No Friends Except For The Mountains: Italy, Turkey And The Kurds

“If you hear RATATA, that's Isis, but if you hear TUM. TUM. TUM. That's PKK and YPG”. “And SBOOOM?”.

“If you hear RATATA, that’s Isis, but if you hear TUM. TUM. TUM. That’s the PKK and YPG.” “And SBOOOM?”

“We don’t have friends, except for the mountains.” As a woman who has lived her whole life in the Alps, I can completely relate to that quote. When you are betrayed, the only place that can give you back some kind of safety is in the mountains. They are there, always, and they watch over us, regardless of the time that passes. That phrase is actually a Kurdish expression, and those people are quite well-versed in both those things: betrayal and mountains.

SBOOOM, RATATA and Zerocalcare

Back in 2016, I was in Turin buying a copy of the magazine Internazionale, issue 1085 to be exact. On the front page, there was an illustration made by the Italian comic artist Zerocalcare which represented himself in a wasteland with a heavy-looking backpack. I already knew the artist from his comics, and I was surprised to see him in that magazine. The small part of its reporting comic book Kobane Calling that was in that issue, for me, was heartbreaking. In the books, the protagonist (Zerocalcare himself) travels to Syria to understand the situation.

“If you hear RATATA, that’s Isis, but if you hear TUM. TUM. TUM. That’s us [the PKK and YPG]”. “And SBOOOM?”. “SBOOOM, it depends. Fire and SBOOOM are Americans. Just SBOOOM is Isis.” These lines (probably the most famous of the entire comic) gave me chills. I could hear the suffering of the Kurdish people fighting against Isis helping Americans and others to fight the caliphate. Now, three years later, those sounds still resound among the mountains, but the SBOOOM is no longer Isis. It’s Turkey. Back on October 8, the country, led by Recep Tayyip Erdoğan, attacked Syria.

Turkey, the PKK and Italy

But why am I writing about that topic in an online magazine about Italy? Well, both Turkey and the Kurds have some history in common with us. Italy found the Turkish market interesting back in the 60s, when some big companies, such as FIAT, Piaggio, and Pirelli landed there to expand their profits, shortly followed by Ferrero. Everything was quite good for both countries (if we exclude the different economical strength and the substantial exploitation of the Turkish people). But on November 12, 1998 something changed. Abdullah Öcalan, the founder of the PKK (Kurdistan’s Worker Party) landed in Italy seeking political asylum after he had fled to Russia with the help of some Greeks. He was (and still is) considered the most dangerous terrorist in Turkey, so his presence in the Italian prisons was a diplomatic problem.

The Italian government, only recently under the control of Prime Minister D’Alena, wasn’t able to handle the issue properly. Large companies were scared by the situation and the EU couldn’t clearly protect him. Officially, the EU considered the PKK a terrorist organization. So, Öcalan was sent to Nairobi, but there he was arrested by the Millî İstihbarat Teşkilâtı, the Turkish intelligence. That led to worldwide protests, and in Italy, the start of the decadence of the government. Back then, nobody could openly approve of the PKK, and still cannot: Turkey is the owner of the so-called Gas Corridor, and makes the whole continent vulnerable to the country’s decisions, not to mention the migrants crisis, which is now under Turkey’s control.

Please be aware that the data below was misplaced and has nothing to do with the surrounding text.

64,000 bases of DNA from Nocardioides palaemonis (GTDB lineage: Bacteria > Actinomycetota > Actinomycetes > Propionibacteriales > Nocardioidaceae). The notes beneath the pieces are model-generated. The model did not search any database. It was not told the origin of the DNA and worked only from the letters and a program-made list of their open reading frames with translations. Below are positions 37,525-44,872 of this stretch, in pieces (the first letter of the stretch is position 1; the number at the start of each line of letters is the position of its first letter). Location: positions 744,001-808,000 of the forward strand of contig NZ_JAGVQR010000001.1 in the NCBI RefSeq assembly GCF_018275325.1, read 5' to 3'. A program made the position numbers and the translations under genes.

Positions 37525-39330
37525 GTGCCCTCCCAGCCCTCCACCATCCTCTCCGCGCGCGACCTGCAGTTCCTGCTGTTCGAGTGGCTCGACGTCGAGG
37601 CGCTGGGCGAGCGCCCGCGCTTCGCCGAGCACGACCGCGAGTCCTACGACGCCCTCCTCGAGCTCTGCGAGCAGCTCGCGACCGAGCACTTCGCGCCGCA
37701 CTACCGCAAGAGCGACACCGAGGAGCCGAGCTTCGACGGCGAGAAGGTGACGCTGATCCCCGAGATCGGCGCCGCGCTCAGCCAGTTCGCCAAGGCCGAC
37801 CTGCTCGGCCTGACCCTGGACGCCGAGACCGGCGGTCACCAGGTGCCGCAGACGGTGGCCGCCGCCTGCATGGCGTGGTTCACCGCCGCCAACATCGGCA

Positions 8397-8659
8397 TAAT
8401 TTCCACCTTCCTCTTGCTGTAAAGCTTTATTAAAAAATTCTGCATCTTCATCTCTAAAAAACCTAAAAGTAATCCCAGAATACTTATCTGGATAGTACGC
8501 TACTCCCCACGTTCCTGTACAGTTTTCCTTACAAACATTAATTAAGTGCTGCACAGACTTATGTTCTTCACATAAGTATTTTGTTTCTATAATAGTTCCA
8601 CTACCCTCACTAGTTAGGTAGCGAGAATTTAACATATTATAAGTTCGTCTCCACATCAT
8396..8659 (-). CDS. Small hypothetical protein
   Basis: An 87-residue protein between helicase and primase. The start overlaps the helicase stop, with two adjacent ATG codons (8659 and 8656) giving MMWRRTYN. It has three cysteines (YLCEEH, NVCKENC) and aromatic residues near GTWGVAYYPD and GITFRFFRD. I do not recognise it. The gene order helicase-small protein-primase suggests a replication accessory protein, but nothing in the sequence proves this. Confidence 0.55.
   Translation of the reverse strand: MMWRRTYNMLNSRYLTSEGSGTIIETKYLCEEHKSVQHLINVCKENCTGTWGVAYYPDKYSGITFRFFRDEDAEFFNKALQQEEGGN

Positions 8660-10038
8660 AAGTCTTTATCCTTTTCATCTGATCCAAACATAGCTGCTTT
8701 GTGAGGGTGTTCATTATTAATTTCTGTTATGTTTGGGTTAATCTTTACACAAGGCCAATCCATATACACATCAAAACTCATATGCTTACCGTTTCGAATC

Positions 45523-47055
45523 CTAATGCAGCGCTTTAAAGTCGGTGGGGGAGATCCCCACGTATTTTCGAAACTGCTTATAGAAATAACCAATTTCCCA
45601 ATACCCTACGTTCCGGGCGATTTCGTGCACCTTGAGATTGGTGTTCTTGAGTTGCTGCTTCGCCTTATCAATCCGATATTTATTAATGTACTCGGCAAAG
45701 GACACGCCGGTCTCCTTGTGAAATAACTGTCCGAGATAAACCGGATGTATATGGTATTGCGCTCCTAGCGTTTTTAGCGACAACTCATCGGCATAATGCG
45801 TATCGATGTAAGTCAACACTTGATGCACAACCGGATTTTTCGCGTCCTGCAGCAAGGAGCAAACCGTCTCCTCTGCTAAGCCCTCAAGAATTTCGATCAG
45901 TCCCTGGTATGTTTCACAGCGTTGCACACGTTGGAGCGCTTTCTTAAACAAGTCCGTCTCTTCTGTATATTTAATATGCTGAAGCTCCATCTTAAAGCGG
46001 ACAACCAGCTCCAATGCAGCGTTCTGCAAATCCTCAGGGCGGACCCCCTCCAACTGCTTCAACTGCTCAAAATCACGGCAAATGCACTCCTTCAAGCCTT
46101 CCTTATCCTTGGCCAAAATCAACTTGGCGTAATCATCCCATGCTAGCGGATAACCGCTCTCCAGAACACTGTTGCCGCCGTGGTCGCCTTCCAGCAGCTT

Foreign fighters and resistance

Right now a big issue that Italy (and others) have to handle is the foreign fighters affair. According to the EER (European Eye on Radicalization) most of them are anarchists that moved here to participate in the socialist-libertarian state made by the YPG (People Protection Units) and the PKK, known as Rojava. The state was created after Assad’s withdrawal from the area in 2012. Along with the anarchists in the area, there were many components of violent far-left-wingers that could become dangerous once back in their country of origin. That’s why many cities like Turin decided to arrest them, even if they fought against Isis.

Now, the new enemy of the still not-recognized Rojava is Turkey which (officially) in order to protect its border from the YPG and PKK terrorists, attacked the Syrian region populated by Kurdish. According to Adnkronos, The Turkish ambassador Morat Salim Essenli declared that the Italian government attitude seemed, to say the least, strange. In fact, according to him, they were quickly informed of Turkey intentions, so they didn’t get why they seemed surprised.

In the end, it’s hard to describe such an intricate situation, where national interests sometimes don’t pay proper attention to important issues like human rights. Moreover, according to the YPG press, that attack could give the last caliphate fighters an opportunity to try to gain back the land, sinking the whole area back to an endless fight. Because that’s what we are talking about: a fight that started back decades ago and is still going on, with different people, different reasons, but still doesn’t seem to have the end.

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